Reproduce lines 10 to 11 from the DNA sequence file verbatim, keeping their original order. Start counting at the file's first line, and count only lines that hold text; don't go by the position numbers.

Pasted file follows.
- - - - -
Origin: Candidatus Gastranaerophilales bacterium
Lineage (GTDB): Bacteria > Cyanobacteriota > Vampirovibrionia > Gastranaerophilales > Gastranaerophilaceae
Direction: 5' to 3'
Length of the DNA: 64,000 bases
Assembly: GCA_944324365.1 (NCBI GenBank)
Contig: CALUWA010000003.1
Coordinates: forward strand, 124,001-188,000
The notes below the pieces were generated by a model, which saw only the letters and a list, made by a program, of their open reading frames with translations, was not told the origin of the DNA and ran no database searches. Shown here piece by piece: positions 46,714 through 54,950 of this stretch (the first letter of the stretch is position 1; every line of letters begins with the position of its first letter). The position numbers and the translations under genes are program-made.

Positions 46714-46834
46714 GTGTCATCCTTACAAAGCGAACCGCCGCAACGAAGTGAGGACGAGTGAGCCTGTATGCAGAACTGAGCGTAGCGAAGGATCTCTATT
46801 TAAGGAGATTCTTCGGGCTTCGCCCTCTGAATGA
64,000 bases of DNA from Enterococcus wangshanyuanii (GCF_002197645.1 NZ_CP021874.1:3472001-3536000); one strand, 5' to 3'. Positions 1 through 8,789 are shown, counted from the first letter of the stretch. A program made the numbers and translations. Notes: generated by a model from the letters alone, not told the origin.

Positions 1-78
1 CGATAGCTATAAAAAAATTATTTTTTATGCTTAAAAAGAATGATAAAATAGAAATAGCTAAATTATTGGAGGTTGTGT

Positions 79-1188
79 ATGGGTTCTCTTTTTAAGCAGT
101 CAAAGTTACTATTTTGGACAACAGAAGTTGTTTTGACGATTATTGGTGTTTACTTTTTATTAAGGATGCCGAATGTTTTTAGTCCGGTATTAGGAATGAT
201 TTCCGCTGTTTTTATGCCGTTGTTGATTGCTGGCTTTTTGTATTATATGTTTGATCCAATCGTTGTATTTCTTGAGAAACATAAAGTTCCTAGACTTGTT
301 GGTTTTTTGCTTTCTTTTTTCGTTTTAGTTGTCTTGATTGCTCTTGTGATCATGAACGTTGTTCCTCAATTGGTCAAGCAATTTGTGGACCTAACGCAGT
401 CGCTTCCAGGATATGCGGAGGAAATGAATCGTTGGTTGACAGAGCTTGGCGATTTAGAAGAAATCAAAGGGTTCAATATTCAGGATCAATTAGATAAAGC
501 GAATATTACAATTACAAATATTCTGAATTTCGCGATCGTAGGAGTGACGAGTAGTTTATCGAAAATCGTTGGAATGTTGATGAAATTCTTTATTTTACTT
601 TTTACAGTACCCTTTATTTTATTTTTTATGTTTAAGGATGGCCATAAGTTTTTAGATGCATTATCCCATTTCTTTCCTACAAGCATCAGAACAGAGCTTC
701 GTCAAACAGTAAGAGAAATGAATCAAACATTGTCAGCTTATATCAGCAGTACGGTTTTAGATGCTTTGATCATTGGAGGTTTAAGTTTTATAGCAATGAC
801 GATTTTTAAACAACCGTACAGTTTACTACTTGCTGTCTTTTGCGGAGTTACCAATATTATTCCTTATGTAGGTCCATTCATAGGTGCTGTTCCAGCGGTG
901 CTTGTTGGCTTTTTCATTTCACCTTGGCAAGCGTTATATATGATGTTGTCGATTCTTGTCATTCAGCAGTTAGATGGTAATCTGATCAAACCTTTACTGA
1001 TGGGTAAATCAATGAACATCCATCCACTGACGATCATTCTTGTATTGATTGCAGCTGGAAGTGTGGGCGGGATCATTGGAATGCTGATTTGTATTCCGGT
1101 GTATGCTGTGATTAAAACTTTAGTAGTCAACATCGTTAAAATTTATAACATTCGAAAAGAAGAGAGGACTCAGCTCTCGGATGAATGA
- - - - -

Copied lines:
46714 GTGTCATCCTTACAAAGCGAACCGCCGCAACGAAGTGAGGACGAGTGAGCCTGTATGCAGAACTGAGCGTAGCGAAGGATCTCTATT
46801 TAAGGAGATTCTTCGGGCTTCGCCCTCTGAATGA